Just over a year ago, Google patented robot personality that involves giving robotics personalities based on fictional characters, loved ones or even yourself. Could this be the next radical invention that transforms the society we live in? Could humanoids live and work alongside us? The possibilities of implementing robotics with personality into society are endless. Here are a few:

Robots in the workforce

With service skills and personalities in place, robots could replace many customer service, restaurant and reception jobs. This may take over human staff positions as robots are cheaper and more efficient. The possibility seems more promising than ever; with technological advancements to help robots with human language and facial recognition already underway. Early adopters in Asia have seen a battery-powered robots named “Pepper” already in use in Pizza Hut restaurants. Furthermore, Singapore’s Nanyang Technological University is also home to a humanoid robot named “Nadine” who performs the daily activities of a receptionist. Apart from customer service and receptionist jobs, humanoid robots could also take over the hospital via surgical training. This could possibly increase the accuracy of surgical operations, reduce patient trauma and shorten recovery times.

Robots in the household

Humanoid robots could change how we perform household tasks in the near future. Having a robot – maid to perform chores such as vacuuming, cooking and cleaning the dishes would give you time to sit back and relax. Imagine being greeted by your name, having your bed made and waking up to your favourite coffee in the morning! Furthermore, Google’s patent states “the personality and state may be shared with other robots so as to clone this robot within another device or devices”. Thus, downloadable personalities and memories across robots means that your preferences could be transferred to a robot butler when you stay at a hotel on holiday.

Robots in the family

Google’s patent also claimed that “The robot may be programmed to take on the personality of real-world people (e.g., behave based on the user, a deceased loved one, a celebrity and so on) so as to take on character traits of people to be emulated by a robot.” Access to personal devices, the web and cue-learning would provide robots the ability to tailor its personality through continuous AI learning. Thus, it may be possible to clone both robot personality and features to match that of your family. In addition humanoid robots could use speech and facial recognition to personalise its interactions with you.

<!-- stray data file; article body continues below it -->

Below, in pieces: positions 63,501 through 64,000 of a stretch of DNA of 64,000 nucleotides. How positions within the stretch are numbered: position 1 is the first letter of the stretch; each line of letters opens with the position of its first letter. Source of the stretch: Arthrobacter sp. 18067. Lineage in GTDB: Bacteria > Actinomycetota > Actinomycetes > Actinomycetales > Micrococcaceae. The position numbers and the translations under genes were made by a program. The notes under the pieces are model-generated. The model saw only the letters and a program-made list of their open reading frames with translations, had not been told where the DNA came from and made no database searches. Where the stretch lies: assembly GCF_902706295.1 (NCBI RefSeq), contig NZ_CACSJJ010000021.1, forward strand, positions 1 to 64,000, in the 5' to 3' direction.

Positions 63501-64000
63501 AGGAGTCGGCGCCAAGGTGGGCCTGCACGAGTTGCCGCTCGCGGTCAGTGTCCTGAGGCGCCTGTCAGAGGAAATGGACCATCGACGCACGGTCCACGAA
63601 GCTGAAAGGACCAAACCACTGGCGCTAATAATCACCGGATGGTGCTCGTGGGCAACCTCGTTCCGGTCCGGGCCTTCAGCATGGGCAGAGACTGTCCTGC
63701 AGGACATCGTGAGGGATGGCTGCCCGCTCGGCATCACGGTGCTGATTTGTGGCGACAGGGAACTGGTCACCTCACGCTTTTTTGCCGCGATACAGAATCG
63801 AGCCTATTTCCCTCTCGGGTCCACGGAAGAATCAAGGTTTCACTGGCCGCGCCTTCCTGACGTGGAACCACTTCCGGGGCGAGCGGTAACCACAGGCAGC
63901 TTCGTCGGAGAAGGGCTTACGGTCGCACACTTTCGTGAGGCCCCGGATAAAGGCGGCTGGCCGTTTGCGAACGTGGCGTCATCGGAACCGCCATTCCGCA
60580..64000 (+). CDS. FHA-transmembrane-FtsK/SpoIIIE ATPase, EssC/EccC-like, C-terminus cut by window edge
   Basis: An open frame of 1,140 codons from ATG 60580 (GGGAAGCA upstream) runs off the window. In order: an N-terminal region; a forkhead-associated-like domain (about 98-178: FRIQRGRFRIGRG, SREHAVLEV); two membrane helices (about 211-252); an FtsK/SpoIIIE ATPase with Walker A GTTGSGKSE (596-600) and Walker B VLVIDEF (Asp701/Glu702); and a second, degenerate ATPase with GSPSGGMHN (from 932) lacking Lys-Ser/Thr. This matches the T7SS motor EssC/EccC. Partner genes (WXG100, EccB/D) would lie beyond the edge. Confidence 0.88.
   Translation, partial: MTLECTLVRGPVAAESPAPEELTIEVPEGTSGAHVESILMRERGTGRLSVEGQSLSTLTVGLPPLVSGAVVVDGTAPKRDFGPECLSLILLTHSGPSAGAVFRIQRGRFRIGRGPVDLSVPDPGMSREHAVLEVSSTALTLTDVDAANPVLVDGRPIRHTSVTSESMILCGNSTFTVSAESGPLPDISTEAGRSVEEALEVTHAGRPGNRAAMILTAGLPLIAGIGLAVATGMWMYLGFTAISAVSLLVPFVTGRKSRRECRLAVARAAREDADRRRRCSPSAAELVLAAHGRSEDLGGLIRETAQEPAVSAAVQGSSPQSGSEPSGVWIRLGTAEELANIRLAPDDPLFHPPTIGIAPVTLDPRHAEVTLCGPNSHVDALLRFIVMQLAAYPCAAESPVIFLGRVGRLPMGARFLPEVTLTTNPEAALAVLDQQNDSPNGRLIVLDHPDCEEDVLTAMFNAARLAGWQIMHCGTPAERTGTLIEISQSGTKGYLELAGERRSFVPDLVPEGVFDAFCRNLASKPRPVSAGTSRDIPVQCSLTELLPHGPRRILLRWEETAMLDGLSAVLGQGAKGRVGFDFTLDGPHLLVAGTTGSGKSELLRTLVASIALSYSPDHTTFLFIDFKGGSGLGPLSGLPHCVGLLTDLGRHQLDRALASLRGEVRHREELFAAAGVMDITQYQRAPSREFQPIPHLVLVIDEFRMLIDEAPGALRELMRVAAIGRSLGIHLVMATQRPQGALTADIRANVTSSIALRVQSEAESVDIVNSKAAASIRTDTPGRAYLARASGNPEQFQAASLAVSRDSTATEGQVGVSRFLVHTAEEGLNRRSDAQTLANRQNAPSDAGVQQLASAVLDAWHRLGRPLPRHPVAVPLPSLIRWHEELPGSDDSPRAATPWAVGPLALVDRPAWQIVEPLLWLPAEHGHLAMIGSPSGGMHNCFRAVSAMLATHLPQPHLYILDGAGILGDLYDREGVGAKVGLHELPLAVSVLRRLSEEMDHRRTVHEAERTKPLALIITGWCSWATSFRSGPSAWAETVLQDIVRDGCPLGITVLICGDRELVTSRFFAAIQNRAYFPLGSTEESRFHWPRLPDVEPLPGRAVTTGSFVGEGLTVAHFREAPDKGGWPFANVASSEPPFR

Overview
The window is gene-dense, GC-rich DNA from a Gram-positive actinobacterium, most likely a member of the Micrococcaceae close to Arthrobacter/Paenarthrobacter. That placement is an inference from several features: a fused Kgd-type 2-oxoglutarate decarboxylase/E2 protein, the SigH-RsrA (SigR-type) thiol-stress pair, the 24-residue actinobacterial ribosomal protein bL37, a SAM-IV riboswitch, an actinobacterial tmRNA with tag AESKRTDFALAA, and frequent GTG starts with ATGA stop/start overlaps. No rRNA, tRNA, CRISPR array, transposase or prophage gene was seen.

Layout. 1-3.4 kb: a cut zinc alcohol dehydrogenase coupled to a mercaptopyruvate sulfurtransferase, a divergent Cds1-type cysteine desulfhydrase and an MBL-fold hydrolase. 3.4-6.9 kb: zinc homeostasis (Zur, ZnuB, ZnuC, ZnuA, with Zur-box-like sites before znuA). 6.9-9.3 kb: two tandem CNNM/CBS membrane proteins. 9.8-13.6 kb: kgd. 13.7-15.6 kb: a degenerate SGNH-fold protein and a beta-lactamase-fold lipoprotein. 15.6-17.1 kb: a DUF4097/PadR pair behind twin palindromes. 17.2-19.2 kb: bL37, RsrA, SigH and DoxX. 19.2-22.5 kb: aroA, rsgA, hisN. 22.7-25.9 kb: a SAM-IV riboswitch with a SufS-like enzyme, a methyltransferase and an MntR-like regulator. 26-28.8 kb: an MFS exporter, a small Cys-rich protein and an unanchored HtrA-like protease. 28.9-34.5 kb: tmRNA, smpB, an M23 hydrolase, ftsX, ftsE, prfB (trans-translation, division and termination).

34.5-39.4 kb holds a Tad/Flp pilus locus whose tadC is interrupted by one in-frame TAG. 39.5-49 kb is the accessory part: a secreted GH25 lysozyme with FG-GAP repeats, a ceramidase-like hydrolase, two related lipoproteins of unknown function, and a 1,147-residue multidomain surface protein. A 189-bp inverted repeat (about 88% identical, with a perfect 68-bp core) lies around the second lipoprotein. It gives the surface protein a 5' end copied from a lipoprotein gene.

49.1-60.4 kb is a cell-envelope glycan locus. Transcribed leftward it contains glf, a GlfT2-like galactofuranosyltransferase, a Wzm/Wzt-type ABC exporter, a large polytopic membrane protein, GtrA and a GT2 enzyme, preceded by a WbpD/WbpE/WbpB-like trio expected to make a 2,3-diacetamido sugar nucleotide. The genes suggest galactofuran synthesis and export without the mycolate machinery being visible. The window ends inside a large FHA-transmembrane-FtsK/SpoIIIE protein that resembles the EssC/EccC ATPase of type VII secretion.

Risks of humanoid robots:

Although the benefits of having robots live amongst us are plentiful; there are countless risks to be aware of. Google recently published an article regarding the main issues of artificial intelligence. The company’s five main safety concerns regarding the future of robotics include:

  1. Negative side effects – A single-minded approach to complete set tasks/goals is an issue as AI could harm/destroy the environment around it by doing so. E.g. “A cleaning robot knocking over a vase because it can clean faster by doing so”.
  2. Reward Hacking – AI could seek ways to complete tasks faster without completing them efficiently. E.g. "A cleaning robot simply covering over messes with materials it can't see through".
  3. Scalable Oversight – AI needs to be able to complete tasks based on prior feedback learning rather than requiring frequent evaluation.
  4. Safe exploration As AI could potentially be able to think on its own, it is important that they don’t make exploratory moves that have negative repercussions. E.g. “A cleaning robot should experiment with mopping strategies, but clearly it shouldn't try putting a wet mop in an electrical outlet”.
  5. Robustness to distributional shift – Google argues the need to ensure that AI systems recognise and behave accordingly to the environment it is placed in. E.g. “Heuristics learned for a factory work floor may not be safe enough for an office”.



The integration of robots into everyday society is an imminent possibility that could increase efficiency and quality of life. However, the risks associated with AI should be addressed and overcome first in order to ensure the safety of the machines themselves.